Apprenticeships are a cost-effective way for businesses to ‘grow their own’ talent. They combine ‘on the job’ day to day training in a business with ‘off the job’ learning. Apprenticeship schemes enable people to gain real work experience and understanding of life in a workplace while gaining practical and theoretical skills leading to recognised qualifications.
Apprenticeships can be offered to those over the age of 16 who are not in full-time education and have the right to work in the UK. Anyone at any stage in their career can start one, especially if they are looking to upskill.
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Employer incentives for employing an apprentice
- 80% of employers have maintained or improved future skills in the business.
- 70% of employers have seen improvements in the goods and services they offer.
- 66% of employers have experienced improved staff morale.
According to the Centre for Economics and Business research on the economic impact of apprenticeships, there is a net gain to the employer while apprentices train, and a higher output once employed. In the long term, it is estimated that each apprenticeship created is worth an estimated £38,000 to the economy!
As a business, it is beneficial for you to be able to support your local community and Apprentices can often bring new ideas and perspectives and give your workplace a new dynamic
Apprenticeship Grant for Employers
Since April 2017, businesses with a wage bill of £3 million or more are required to pay an apprenticeship levy. This is regardless of whether they offer an apprenticeship scheme or not. This money can then be used to pay towards the cost of the apprenticeship training and assessments. If a business does not use all the available funding, they are able to transfer up to 25% to other employers.
If you are not paying the levy then you are eligible to have 95% of the funding through the government, meaning you only need to pay 5% of the training and assessment costs.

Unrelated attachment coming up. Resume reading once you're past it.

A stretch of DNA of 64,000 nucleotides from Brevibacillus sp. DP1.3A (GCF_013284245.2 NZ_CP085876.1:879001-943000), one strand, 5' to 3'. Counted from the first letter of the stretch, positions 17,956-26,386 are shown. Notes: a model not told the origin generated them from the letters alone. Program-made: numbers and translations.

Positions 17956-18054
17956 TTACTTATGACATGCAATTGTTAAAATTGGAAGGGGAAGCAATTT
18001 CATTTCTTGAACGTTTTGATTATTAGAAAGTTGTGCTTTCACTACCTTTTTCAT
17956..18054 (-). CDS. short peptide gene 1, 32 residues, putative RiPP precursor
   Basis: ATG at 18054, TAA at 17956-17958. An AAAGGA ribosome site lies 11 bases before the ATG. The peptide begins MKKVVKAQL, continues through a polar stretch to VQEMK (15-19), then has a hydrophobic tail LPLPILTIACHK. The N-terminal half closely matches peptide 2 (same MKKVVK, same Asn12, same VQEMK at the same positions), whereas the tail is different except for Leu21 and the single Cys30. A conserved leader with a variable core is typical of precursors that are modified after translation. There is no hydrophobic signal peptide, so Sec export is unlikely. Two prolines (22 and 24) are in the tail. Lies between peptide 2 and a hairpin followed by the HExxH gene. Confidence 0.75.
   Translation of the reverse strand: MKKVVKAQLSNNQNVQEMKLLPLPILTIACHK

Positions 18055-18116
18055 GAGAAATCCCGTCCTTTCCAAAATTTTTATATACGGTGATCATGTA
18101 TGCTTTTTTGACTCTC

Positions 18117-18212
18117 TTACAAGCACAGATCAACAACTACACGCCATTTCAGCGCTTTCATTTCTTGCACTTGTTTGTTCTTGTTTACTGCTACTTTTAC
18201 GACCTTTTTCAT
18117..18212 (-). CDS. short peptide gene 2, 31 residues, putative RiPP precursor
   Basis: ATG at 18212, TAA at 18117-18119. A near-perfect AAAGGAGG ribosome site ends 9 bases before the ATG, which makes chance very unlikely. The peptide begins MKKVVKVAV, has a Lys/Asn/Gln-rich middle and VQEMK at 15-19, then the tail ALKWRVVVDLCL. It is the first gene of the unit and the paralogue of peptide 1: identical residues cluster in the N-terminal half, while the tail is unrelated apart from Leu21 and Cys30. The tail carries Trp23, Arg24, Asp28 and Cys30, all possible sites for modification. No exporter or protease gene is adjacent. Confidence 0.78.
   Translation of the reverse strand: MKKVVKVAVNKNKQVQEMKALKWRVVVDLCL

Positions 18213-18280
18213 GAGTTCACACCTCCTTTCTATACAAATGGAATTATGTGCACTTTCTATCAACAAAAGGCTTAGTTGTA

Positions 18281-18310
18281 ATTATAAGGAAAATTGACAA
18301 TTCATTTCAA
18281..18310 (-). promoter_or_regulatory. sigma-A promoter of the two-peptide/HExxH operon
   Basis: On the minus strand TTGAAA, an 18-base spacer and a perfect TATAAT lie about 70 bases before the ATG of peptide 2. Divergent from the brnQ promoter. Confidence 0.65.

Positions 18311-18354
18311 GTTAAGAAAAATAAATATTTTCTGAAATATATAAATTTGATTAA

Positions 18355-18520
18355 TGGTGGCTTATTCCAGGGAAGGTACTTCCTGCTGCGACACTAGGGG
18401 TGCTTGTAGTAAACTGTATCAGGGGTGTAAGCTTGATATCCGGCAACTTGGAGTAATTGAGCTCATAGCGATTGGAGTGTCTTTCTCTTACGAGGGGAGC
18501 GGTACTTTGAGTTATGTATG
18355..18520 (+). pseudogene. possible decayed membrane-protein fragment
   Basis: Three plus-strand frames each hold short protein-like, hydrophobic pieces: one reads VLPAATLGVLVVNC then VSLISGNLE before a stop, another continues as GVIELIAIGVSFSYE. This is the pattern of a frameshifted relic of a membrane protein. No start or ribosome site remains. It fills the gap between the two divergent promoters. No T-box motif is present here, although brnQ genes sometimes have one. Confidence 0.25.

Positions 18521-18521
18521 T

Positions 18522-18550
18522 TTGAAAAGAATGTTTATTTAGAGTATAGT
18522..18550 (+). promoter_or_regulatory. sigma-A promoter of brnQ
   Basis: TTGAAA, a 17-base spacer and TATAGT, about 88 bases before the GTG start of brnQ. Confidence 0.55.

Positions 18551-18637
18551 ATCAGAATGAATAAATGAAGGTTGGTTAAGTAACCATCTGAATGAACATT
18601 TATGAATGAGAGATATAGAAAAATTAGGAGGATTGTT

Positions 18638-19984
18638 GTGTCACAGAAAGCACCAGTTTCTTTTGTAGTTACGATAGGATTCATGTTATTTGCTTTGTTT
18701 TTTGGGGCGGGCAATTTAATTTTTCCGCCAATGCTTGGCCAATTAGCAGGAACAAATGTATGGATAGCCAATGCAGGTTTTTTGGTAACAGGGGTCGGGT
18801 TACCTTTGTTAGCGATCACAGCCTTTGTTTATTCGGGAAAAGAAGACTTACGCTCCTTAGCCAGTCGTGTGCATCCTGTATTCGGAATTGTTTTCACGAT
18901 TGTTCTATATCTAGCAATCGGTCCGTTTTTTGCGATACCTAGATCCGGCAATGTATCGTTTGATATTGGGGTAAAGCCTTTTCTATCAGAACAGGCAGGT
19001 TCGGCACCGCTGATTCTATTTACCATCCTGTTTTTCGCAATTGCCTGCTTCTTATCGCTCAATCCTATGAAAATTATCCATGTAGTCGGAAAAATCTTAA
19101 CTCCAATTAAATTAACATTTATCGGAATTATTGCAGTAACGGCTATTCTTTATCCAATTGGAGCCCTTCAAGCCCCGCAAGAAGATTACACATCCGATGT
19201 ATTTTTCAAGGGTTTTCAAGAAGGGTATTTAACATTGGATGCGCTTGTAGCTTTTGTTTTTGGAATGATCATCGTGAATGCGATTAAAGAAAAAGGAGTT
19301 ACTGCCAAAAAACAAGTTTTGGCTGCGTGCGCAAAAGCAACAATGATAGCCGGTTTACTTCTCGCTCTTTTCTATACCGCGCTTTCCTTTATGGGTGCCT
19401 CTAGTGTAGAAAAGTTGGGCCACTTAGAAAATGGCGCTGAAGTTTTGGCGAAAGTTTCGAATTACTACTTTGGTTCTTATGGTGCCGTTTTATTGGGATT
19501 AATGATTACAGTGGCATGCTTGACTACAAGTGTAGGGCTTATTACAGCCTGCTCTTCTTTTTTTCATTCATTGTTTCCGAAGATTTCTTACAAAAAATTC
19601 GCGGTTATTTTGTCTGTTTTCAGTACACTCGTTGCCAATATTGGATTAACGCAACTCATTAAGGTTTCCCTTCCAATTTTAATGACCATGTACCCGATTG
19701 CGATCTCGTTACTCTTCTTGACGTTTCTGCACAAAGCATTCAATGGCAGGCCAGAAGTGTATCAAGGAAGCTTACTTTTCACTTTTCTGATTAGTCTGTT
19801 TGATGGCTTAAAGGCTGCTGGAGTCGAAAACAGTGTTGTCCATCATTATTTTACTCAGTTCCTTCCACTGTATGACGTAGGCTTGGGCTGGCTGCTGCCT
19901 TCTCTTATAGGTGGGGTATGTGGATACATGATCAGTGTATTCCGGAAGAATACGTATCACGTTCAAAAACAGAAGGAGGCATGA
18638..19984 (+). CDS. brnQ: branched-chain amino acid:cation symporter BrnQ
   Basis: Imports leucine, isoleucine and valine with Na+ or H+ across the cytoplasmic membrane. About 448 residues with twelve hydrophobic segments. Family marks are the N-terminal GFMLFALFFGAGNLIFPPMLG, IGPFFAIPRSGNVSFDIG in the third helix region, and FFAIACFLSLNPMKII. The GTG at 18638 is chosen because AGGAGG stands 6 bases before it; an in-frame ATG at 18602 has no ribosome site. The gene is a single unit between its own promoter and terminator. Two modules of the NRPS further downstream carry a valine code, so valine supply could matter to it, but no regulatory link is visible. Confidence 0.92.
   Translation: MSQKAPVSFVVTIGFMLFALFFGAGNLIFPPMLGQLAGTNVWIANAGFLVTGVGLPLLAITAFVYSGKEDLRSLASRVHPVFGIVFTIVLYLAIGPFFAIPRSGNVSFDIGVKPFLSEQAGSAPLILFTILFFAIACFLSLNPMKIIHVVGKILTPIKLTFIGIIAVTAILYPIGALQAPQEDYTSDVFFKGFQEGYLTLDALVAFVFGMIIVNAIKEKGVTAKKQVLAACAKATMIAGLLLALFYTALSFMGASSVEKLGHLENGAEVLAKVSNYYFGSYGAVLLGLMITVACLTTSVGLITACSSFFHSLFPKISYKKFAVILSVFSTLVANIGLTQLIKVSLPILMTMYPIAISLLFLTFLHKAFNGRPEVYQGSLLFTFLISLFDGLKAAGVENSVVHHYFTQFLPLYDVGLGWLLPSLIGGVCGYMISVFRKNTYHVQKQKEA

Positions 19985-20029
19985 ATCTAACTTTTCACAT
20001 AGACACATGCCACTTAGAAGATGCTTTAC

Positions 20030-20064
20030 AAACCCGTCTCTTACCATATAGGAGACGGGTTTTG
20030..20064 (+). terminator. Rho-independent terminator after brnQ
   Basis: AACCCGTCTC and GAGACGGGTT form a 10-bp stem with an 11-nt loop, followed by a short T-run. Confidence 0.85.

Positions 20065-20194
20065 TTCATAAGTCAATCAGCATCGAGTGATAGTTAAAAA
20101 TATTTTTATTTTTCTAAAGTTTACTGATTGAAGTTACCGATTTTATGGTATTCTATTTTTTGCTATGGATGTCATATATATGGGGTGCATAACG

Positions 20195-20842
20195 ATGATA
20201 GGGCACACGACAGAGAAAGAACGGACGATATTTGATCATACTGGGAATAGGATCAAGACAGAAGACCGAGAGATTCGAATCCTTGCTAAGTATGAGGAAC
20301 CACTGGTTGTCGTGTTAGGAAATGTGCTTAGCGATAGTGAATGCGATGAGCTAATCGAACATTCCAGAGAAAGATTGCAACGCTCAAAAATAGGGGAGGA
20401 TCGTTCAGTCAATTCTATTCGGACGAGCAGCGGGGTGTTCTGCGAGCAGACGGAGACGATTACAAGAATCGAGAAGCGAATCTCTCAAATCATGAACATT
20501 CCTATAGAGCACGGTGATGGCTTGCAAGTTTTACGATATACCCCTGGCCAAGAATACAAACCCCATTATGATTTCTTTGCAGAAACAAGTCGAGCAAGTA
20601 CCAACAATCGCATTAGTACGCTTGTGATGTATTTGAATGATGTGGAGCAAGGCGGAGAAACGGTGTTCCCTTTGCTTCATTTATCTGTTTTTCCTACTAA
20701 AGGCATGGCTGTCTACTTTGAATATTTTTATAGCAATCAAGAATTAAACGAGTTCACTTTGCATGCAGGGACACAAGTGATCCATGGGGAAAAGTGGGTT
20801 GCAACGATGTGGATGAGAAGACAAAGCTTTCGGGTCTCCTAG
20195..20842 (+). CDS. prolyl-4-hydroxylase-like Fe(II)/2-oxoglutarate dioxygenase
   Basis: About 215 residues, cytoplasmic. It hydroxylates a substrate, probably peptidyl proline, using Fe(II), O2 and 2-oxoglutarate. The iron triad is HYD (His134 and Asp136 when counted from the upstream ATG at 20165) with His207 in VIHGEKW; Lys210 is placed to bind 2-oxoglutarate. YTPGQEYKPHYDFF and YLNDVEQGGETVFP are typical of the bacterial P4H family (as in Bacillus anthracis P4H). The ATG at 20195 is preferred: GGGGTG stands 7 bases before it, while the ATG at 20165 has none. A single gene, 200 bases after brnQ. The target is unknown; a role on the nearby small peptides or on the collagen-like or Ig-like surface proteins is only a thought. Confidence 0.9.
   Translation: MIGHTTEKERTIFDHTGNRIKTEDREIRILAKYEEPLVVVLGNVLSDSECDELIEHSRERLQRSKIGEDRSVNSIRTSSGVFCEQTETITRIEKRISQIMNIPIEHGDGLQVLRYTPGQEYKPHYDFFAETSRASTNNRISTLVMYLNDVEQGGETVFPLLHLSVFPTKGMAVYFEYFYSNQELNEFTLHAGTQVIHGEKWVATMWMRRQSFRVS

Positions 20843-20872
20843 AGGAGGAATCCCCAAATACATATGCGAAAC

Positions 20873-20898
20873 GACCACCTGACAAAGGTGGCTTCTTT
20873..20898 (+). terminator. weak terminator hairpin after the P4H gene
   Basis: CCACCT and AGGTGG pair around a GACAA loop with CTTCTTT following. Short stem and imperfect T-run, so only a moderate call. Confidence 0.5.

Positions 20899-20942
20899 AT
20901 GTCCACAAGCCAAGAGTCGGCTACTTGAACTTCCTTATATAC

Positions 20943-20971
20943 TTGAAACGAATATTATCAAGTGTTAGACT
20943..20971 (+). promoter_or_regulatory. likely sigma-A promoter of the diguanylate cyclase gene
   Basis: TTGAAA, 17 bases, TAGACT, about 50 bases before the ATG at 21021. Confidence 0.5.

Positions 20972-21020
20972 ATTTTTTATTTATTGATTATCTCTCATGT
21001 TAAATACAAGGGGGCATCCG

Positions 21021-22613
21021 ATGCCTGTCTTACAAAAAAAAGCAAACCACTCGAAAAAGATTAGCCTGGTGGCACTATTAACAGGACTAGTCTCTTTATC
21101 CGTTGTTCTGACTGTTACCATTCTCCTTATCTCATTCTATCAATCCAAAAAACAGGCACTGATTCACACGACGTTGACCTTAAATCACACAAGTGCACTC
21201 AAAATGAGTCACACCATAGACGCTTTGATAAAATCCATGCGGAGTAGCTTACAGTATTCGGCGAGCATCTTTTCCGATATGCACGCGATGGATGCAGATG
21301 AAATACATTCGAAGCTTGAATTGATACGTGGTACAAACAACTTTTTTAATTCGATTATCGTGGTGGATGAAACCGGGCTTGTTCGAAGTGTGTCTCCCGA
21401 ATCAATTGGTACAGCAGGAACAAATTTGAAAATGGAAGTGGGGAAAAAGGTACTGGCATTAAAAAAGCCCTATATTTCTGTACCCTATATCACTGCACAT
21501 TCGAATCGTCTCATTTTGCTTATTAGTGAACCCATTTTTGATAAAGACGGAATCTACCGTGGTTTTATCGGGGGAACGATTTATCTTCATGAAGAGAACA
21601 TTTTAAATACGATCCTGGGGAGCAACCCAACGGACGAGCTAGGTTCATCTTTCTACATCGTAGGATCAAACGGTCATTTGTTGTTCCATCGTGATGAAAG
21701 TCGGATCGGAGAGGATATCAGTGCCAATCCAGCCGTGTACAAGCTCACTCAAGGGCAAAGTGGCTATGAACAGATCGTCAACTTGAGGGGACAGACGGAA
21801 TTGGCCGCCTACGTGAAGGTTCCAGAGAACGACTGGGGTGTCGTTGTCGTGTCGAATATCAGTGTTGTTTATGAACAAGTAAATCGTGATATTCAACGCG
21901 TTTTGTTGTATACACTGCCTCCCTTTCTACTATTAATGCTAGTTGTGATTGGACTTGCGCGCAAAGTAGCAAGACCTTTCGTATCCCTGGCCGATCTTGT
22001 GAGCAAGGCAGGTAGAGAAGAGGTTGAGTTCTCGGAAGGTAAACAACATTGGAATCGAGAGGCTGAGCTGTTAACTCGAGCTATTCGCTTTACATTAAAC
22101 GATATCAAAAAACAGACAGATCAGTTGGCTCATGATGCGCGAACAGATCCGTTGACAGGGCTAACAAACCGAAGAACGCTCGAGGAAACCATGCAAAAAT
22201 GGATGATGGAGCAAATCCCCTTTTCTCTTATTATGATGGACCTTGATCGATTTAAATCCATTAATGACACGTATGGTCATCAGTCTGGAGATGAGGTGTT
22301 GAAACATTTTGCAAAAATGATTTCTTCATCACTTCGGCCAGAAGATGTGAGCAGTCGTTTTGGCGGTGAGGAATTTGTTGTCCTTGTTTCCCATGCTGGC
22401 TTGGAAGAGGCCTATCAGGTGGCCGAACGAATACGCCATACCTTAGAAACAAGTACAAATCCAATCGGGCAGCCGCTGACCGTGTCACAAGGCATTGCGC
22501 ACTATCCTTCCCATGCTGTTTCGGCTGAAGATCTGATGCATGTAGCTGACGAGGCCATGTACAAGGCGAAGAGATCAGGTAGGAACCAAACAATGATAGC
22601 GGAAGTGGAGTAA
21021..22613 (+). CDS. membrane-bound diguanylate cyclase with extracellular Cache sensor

The precise apprenticeship funding rules and incentives to employers, such as savings on National Insurance contributions, are updated annually so it is important to refer to the latest government guidance.
Understanding the apprenticeship process
It is important to remember that whilst businesses get funded contributions, you still need to manage your apprentice and ensure that they have a clear training plan. it is advisable to have an apprenticeship agreement in place to ensure both parties understand what is expected during and after the apprenticeship. You need to ensure you pay your apprentice at least the minimum wage (details can be found here of the national minimum wage rates), give them set working hours, holidays and any other benefits they would be entitled to.
Are there any disadvantages in supporting apprenticeship programmes?
Having an apprentice is an investment. You need to ensure you are allocating the time they need for off the job training, currently, this needs to be a minimum of 20% of their working hours, likely to be one day per week. They also need time within the workplace to gain the skills they need to complete their qualification so you will need to be mindful of this when planning work and the impact on those supporting the apprentice, allowing reasonable time and resources. In the short term, this may impact the productivity of those supporting apprentices.
As apprentices are often younger, this could be their first experience of life at work so they will need guidance in workplace etiquette.
It can be a lengthy process hiring an apprentice and you will need to find someone who you believe will learn and grow.
There are of course costs that you will also need to pay including a salary but there is often funding available to help support with training expenses.
What apprenticeship courses are there?
Apprenticeships traditionally provided a structured route for young people aged 16 to 18 into the skilled labour market, however, changes in government policies have brought about a new focus. Apprenticeships are now available in a wider variety of occupations and sectors.
Businesses are able to find a provider for their apprenticeship scheme and agree the costs for the training. The provider must ensure that the apprentice is eligible to do the course and that they will receive any funding available.
If you would like help with taking on your first apprentice, improving the effectiveness of your apprenticeship process or creating an apprenticeship agreement, please contact a member of our MAD-HR team, who will be happy to help.